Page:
So the Internal Revenue Service targeted conservative groups for extra scrutiny. OK. Why is anyone surprised? This is the agency every taxpayer loves to hate.
The events of Feb. 18, 2010, may have convinced some IRS people to push back. That was the day Andrew Joseph Stack III crashed his private plane into an Austin, Texas, IRS office. I was at my own office about a mile away when it happened. I drove by that building almost every day but had no idea the IRS was inside. Then I looked out my window and saw the smoke.
Being audited by the IRS isn't pleasant for anyone, but Stack was especially angry. He set fire to his house, posted an online suicide rant, drove to the airport and flew off to create his own mini-9/11.
The results: death for Stack, death for IRS manager Vernon Hunter, numerous injuries and one less office building for Austin. Now, years later, we learn that within weeks of this incident the IRS started singling out tax-exempt applications from groups with terms like "Tea Party" and "Patriot" in their names. Coincidence?
I once had a friend who said he worked at "the Treasury Department." Months after we met, he finally confessed his employer was the IRS. He had learned quickly that an honest answer to the casual "Where do you work?" question made normal life impossible.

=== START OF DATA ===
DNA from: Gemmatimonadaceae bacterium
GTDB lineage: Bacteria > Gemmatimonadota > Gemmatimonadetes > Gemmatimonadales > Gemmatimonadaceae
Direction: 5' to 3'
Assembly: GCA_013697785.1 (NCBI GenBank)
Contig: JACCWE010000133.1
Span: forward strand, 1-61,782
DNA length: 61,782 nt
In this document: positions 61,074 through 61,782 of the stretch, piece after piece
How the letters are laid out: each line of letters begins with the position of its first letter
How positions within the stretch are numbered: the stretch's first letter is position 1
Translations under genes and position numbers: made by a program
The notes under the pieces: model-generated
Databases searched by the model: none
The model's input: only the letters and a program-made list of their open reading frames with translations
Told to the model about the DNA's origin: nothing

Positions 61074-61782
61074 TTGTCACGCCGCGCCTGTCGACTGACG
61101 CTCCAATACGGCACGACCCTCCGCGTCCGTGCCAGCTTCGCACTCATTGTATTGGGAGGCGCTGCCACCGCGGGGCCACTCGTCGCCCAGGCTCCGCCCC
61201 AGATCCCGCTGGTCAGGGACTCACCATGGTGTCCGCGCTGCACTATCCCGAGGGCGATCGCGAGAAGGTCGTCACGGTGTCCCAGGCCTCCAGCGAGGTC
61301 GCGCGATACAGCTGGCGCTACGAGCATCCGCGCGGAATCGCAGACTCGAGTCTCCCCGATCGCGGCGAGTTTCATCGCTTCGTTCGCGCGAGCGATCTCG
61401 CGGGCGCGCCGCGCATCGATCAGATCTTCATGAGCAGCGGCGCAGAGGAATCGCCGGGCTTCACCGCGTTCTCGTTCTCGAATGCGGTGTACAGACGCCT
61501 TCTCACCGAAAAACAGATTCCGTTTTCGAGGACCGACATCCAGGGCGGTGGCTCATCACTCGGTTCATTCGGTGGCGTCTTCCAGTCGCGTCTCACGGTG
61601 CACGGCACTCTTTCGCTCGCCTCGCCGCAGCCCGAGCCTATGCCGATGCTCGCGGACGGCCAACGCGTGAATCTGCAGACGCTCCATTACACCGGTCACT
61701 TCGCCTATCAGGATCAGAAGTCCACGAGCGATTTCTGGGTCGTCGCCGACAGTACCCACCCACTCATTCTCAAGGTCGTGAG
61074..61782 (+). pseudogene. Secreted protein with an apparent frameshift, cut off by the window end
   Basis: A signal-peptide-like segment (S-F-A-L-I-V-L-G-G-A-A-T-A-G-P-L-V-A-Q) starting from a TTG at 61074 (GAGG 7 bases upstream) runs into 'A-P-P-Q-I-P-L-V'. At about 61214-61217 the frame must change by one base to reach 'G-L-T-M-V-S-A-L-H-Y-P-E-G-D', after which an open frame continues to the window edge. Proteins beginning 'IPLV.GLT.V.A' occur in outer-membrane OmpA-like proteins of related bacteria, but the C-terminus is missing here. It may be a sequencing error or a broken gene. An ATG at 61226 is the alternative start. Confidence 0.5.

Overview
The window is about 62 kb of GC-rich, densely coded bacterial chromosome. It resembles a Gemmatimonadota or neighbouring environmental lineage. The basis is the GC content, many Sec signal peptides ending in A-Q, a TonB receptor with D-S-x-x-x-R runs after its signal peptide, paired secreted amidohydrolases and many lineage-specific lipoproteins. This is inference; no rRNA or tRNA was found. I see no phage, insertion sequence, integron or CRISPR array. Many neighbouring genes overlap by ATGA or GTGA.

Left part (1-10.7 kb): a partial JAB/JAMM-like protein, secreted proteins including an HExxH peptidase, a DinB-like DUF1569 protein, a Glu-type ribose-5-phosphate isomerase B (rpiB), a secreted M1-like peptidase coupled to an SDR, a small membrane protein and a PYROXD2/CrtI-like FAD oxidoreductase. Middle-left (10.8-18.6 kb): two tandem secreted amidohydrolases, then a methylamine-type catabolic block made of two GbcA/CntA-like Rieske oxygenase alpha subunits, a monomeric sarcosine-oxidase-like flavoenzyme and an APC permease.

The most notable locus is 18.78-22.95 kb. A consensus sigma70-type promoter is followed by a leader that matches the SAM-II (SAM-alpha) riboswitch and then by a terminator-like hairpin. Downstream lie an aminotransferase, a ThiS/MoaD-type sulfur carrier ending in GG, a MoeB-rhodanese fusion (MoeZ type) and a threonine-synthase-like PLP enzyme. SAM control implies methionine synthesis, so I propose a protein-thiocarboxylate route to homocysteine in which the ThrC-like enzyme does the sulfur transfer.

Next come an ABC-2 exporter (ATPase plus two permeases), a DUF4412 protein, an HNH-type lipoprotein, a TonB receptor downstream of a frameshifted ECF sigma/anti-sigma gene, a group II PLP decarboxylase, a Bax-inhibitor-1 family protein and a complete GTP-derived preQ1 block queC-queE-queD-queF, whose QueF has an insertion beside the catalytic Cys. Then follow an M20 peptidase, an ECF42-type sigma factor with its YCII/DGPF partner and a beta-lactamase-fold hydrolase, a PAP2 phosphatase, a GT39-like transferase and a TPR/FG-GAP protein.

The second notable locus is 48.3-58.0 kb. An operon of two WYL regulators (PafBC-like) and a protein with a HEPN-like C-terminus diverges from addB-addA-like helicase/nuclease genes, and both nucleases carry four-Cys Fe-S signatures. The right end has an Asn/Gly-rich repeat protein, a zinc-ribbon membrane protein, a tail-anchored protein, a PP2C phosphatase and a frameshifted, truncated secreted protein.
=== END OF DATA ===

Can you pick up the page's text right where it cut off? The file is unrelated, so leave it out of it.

The investigations will reveal more about the latest allegations, but here's what I think. The IRS staff was already afraid of the people it "serves." The Stack Attack probably pushed some to retaliate in the only way they could. In their twisted logic, hassling Tea Party groups was just self-defense. If the order came from higher levels, then it's even worse.
But the worst part of all? Our insanely complicated tax system favors some people, punishes others and leaves taxpayers and tax collectors scared to death of each other. That's the real IRS scandal.
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